Suitable ester prodrugs of 17b-estradiol are identified, thus permitting effective sustained and controlled estrogen replacement therapy (ERT) from an elastomeric, silicone intravaginal ring (IVR). IVR devices of reservoir design were prepared by blending silicone elastomer base with n-propylorthosilicate (cross-linker) and 10% w/w of 17b-estradiol or an ester prodrug, the mix being activated with 0.5% w/w stannous octoate and cured at 808C for 2 min. A rate-controlling membrane was similarly prepared, without the active agent. IVR devices were of cross-sectional diameter 9 mm, outer diameter 54 mm, with core cross-sectional diameter of 2 mm and core length varied as required. Sink conditions were evident for the 17b-estradiol esters in 1.0% aqueous benzalkonium chloride solution. The low release rates into 0.9% w/v saline of the lipophilic valerate and benzoate esters were due to their intrinsically low aqueous solubilities. In vivo, these esters failed to raise plasma estradiol above baseline levels in postmenopausal human volunteers, despite good in vitro release characteristics under sink conditions. The best release rates under sink conditions, in combination with substantial aqueous solubilities as indicated by the release rates into saline, were observed for the acetate and propionate esters. A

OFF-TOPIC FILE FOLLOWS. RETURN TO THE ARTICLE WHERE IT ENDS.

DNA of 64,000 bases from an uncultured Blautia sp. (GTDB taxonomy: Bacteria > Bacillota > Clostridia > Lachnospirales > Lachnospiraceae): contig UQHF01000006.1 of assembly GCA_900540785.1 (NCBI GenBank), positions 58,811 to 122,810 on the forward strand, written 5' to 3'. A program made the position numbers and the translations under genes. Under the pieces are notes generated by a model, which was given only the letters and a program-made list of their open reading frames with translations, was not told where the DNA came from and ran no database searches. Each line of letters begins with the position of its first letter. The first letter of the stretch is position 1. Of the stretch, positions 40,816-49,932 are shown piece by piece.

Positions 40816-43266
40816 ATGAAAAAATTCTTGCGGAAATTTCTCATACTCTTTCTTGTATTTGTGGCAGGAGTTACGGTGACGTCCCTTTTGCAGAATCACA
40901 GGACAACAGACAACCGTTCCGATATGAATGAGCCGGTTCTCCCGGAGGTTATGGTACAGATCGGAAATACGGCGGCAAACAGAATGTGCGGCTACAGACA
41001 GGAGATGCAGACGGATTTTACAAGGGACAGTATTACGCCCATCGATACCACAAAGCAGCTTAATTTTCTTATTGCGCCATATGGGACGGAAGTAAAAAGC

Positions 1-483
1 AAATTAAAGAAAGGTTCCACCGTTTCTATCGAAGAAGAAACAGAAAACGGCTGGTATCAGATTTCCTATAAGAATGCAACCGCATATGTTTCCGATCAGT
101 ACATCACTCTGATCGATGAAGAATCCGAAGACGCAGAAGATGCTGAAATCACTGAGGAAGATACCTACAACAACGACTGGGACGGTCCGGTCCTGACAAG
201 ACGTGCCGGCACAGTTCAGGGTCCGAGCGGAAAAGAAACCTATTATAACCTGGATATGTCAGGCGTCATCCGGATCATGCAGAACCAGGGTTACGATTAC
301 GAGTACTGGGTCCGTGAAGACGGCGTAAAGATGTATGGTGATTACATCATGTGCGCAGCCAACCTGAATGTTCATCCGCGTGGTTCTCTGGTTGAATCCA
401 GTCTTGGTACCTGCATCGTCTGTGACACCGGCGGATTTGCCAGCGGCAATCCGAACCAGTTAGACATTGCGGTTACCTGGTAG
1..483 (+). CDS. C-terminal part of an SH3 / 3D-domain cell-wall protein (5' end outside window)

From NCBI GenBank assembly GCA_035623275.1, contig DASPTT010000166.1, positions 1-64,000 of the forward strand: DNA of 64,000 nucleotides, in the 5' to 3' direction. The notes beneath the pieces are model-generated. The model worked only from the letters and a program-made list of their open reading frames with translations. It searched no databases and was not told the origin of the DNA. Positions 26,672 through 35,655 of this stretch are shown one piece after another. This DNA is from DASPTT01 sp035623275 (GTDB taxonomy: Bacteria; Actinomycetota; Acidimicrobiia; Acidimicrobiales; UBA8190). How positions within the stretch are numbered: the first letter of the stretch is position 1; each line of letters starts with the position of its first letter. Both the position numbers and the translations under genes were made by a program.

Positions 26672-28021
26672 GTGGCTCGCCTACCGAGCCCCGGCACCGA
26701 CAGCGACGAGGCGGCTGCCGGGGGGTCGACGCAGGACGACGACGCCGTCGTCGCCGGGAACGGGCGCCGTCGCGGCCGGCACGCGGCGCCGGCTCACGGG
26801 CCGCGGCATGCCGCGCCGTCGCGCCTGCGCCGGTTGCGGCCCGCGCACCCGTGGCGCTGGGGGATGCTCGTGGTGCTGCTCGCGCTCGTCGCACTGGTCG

combination of drug release characteristics, short plasma half-life and a toxicologically acceptable hydrolysis product indicated that 17b-estradiol-3-acetate was the prodrug of choice for IVR delivery of ERT. In vivo, an IVR device releasing
100 mg/day of estradiol as its 3-acetate ester maintained over 84 days a circulating plasma concentration in the region of 300 pmol l , within the clinically desirable range for ERT.